Experts worry the controversy surrounding an Islamic center near ground zero in Lower Manhattan is playing right into the hands of radical extremists.

The supercharged debate over the proposed center has attracted the attention of a quiet, underground audience — young Muslims who drift in and out of jihadi chat rooms and frequent radical Islamic sites on the Web. It has become the No. 1 topic of discussion in recent days and proof positive, according to some of the posted messages, that America is indeed at war with Islam.

“This, unfortunately, is playing right into their hands,” said Evan F. Kohlmann, who tracks these kinds of websites and chat rooms for Flashpoint Global partners, a New York-based security firm. “Extremists are encouraging all this, with glee.

“It is their sense that by doing this that Americans are going to alienate American Muslims to the point where even relatively moderate Muslims are going to be pushed into joining extremist movements like …

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Judge’s ruling on stem-cell research may politicize issue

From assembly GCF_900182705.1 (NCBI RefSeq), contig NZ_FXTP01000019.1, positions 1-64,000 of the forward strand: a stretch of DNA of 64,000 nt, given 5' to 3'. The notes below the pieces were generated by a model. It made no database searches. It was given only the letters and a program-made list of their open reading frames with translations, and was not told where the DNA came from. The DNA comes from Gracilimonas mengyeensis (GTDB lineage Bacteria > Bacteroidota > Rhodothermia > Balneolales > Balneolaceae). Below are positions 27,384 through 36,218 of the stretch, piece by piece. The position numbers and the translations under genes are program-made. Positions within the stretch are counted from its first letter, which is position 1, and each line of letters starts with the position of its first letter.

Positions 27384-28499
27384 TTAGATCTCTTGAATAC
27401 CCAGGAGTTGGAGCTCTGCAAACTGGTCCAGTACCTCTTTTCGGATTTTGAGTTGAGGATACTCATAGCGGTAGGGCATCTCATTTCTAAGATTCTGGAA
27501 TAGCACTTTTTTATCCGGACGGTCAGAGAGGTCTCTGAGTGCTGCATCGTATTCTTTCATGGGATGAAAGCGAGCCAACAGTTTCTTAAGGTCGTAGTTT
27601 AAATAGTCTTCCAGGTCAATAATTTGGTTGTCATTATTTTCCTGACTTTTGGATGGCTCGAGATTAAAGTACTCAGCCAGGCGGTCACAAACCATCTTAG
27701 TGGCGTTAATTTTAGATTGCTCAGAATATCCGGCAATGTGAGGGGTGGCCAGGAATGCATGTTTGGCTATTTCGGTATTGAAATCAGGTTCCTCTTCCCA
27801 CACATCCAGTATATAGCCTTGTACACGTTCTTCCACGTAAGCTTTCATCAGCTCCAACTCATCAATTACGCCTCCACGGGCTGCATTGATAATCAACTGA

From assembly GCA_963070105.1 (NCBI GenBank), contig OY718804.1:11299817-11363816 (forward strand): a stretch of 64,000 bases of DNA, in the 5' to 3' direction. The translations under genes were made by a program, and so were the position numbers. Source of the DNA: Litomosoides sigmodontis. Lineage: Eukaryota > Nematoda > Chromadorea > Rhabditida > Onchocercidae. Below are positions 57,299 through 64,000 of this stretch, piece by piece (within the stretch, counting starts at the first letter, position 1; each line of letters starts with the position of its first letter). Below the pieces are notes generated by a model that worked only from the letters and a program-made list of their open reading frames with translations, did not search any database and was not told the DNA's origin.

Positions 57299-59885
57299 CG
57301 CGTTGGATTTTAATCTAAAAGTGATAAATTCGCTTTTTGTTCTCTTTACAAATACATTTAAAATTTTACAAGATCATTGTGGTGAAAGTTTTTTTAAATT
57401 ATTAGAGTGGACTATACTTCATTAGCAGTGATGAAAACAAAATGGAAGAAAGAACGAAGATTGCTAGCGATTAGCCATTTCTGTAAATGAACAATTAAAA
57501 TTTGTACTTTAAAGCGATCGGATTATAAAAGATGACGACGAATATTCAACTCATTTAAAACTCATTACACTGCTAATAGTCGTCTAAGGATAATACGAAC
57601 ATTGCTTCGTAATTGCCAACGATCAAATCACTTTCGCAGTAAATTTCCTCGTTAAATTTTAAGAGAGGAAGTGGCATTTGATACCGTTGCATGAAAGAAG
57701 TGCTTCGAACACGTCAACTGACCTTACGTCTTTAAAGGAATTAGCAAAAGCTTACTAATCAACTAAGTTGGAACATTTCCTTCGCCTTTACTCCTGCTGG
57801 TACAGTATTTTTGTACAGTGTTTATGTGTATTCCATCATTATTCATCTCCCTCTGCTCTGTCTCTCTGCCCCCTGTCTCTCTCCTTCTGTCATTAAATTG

According to a ruling Monday by U.S. District Court Judge Royce Lamberth, U.S. law forbids federal funding of any scientific research using human embryonic stem cells. The decision invalidates an executive order issued by President Obama shortly after taking office in 2009 that expanded federal support for such research, and for that reason was quickly applauded by the Family Research Council and other right-to-life groups.

In issuing

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Wilson, Bowers good choices to probe school testing scandal

Gov. Sonny Perdue chose wisely and well.

Bob Wilson and Michael Bowers, appointed last week by Perdue to lead an investigation into cheating scandals in public schools in Atlanta and Dougherty County, are experienced prosecutors. Perhaps more importantly in this context, they have also proved to be persons of good judgment, capable of sifting truth from fiction and the important from the inconsequential in what promises to be a complicated probe.

So far, previous investigations have been able to document only that cheating occurred. Armed with subpoena authority and the resources to investigate fully, Bowers and Wilson may be able to dig deeper, getting at the important questions of how the cheating happened and why.